Solfege – Sight Singing

Many are aware of the famous song from Rodgers and Hammerstein’s “The Sound of Music” called “Do-Re-Mi”. The lyrics teach the solfege syllables by linking them with English homophones (words that are pronounced the same (or nearly the same) as another word but differ in meaning). It begins, “Do (Doe) a dear, a female dear. Re (Ray), a drop of golden sun. Mi (Me), a name I call myself.”, etc.

The 1959 show tune was a huge hit with me as a child, but sadly, the current generation doesn’t seem to know it. We shall attempt to remedy that – at least locally. Piano Guild Auditions have a musicianship phase called “Ear Training” in which first year students can earn a song credit, and thus a point, for singing the solfege from any given note. This is an excellent goal/skill for any piano student to attain.

I have here demonstrated the solfege in the Key of C, but it can be sung using any scale, and thus beginning on any given note.

On a side note, one of my favorite authors, Douglas Adams, noted in his article “Unfinished Business of the Century” that, while each line of the lyric takes the name of a note from the sol-fa scale, and gives its meaning, when they hit “La” something went awry. Read on for his humorous thoughts:

“‘La, a note to follow so…’ What? Excuse me? ‘La, a note to follow so…’ What kind of lame excuse for a line is that?

“Well, it’s obvious what kind of line it is. It’s a placeholder. A placeholder is what a writer puts in when he can’t think of the right line or idea just at the moment, but he’d better put in something and come back and fix it later. So, I imagine that Oscar Hammerstein just bunged in a ‘a note to follow so’ and thought he’d have another look at it in the morning.

“Only when he came to have another look at it in the morning, he couldn’t come up with anything better. Or the next morning. Come on, he must have thought, this is simple. Isn’t it? ‘La… a something, something… what?’

“One can imagine rehearsals looming. Recording dates. Maybe he’d be able to fix it on the day. Maybe one of the cast would come up with the answer. But no. No one manages to fix it. And gradually a lame placeholder of a line became locked in place and is now formally part of the song, part of the movie, and so on.

“How difficult can it be? How about this for a suggestion? ‘La, a…, a…’ — well, I can’t think of one at the moment, but I think that if the whole world pulls together on this, we can crack it. And I think we shouldn’t let the century end with such a major popular song in such an embarrassing state of disarray.”

Audrey’s A440 (a.k.a. pianoforte) – The Cache / Travel Bug

With our recent lessons in A440, we’ve all be getting to know “Audrey’s A440” – a tuning fork about to go on an adventure! Read more to find out about it:


Ever hear of geocaching? It has absolutely nothing to do with piano, of course, but our studio has become involved in that we’re sending a new travel bug on a journey around the world, and hopefully to many musical places. In addition to that, the travel bug’s namesake will be a brand new cache right here in Osceola. If you decide that you’d like to join in the fun, please visit the geocaching site and get started! All you need is a GPS and a sense of adventure.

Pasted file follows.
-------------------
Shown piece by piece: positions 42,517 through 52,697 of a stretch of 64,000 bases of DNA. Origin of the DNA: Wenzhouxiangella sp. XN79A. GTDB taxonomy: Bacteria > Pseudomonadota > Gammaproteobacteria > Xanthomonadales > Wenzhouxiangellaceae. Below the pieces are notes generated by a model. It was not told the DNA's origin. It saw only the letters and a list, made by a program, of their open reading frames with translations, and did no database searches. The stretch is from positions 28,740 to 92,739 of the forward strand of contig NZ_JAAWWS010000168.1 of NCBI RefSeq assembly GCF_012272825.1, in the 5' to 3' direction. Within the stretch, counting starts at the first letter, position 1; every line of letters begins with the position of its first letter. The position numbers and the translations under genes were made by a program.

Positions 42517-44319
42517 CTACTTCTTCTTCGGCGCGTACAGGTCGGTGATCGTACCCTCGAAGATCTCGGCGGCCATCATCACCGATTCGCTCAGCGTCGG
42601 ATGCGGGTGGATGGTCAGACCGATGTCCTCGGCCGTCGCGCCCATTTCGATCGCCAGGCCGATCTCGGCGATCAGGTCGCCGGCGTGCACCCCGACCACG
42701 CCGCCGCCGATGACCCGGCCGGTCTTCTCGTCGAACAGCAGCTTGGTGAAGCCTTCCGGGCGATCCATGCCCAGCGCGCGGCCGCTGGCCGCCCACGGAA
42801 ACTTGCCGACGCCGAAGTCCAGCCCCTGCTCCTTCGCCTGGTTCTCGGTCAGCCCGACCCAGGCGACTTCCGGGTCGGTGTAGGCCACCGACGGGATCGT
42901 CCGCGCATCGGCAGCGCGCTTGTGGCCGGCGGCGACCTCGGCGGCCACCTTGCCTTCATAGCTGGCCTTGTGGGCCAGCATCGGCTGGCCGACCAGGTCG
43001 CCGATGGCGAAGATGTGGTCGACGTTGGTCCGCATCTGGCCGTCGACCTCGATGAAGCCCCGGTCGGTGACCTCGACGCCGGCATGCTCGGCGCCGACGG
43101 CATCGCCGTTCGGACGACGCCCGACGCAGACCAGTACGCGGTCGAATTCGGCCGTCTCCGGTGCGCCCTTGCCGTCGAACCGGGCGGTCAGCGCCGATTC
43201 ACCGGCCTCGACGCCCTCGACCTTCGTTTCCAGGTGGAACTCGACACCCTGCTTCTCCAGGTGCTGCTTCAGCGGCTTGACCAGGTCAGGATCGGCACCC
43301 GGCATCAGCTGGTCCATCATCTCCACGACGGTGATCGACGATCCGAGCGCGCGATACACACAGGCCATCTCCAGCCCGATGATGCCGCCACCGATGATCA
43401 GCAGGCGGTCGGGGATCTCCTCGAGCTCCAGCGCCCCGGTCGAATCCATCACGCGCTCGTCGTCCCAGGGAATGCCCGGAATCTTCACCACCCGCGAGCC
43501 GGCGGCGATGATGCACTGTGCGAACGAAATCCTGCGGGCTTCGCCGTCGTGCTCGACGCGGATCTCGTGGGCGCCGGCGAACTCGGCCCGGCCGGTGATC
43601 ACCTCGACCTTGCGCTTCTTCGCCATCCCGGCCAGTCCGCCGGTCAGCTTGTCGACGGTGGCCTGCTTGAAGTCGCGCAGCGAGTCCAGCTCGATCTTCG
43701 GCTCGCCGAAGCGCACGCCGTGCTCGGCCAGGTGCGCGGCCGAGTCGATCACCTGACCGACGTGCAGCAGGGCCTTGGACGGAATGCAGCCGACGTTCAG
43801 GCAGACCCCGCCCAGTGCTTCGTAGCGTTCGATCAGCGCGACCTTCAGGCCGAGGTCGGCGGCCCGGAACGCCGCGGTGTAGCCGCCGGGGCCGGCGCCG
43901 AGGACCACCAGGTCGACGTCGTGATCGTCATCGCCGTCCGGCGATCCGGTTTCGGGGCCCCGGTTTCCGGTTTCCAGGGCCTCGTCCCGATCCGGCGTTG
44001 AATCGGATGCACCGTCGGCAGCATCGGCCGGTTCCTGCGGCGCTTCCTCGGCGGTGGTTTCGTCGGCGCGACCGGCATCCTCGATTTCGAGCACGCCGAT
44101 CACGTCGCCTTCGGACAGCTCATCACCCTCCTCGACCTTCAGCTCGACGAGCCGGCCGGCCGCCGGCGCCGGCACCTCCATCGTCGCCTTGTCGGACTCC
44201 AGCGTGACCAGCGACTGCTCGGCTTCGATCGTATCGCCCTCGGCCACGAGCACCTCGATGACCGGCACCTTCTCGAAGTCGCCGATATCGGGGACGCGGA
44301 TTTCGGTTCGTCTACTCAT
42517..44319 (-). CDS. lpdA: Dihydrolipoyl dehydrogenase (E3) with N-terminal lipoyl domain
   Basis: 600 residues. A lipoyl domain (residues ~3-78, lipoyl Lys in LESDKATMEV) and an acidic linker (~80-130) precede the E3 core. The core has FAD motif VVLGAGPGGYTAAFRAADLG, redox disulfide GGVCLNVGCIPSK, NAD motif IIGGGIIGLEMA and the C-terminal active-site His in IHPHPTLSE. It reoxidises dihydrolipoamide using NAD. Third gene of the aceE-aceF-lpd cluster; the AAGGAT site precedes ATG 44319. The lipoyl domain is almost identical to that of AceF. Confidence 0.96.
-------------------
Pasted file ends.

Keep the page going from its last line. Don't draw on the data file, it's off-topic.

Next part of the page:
Perfect Pitch: What is A440 anyway?


This week at the studio we have been learning more about A440 (note shown above). A440 is the first “A” found on the piano above middle C. To be in perfect pitch, that string must vibrate at exactly 440 vibrations per second (or 440 Hz). Thus the term “A440”.

For those of you with an electronic or digital keyboard, you are all set! But if you play on an acoustic instrument (which is a wonderful thing), it is relatively important that it be tuned correctly. Some pianos may sound okay, but it may be because they are tuned to themselves and not to the industry standard.

Why is perfect pitch so important? Ear training will suffer for one thing – but in more practical terms – you will be unable to play a duet with anyone else, as it will most certainly sound “off”, likely very badly. Also, if you wish to play along with a recording of your lesson book, or even your favorite pop song from the radio, you will be sadly disappointed with the result.

If you would like to read more about A440, there is a good article at AllegroPianoWorks.com.

More on A440 coming soon!

Piano Guild Chickens

This afternoon, seven of our students performed at the Cedar Arts Center in Corning, NY. For details, please visit our current Piano Guild Auditions page. Everyone did a MOST EXCELLENT job of performing. Scores were all the “Superior” rating, ranging from 18-27. CONGRATULATIONS all!!!

This year’s art exhibit included the blown glass works of Angus M Powers. They were the most interesting conglomeration of chickens I’ve seen in awhile.

Music Bingo

Tonight during our Winter Makeup Class, we played Music Bingo. Each question was first posed to a student who would draw the answer on the whiteboard. A student was asked to draw a key signature with four sharps and to help them out with the first sharp, I asked the class, “If you only have one sharp in your key signature, what is it?” A quick witted student replies, “Lonely.”

Upbeats

I was reviewing a new concept with one of my students. “Can you explain to me what an upbeat is?” “Yes.” he says. “It’s the note that stands all alone.” “Ah . . ” I reply, “Like the cheese. The cheese stands alone, right?” His reply: “Well, not always. Sometimes there’s crackers.”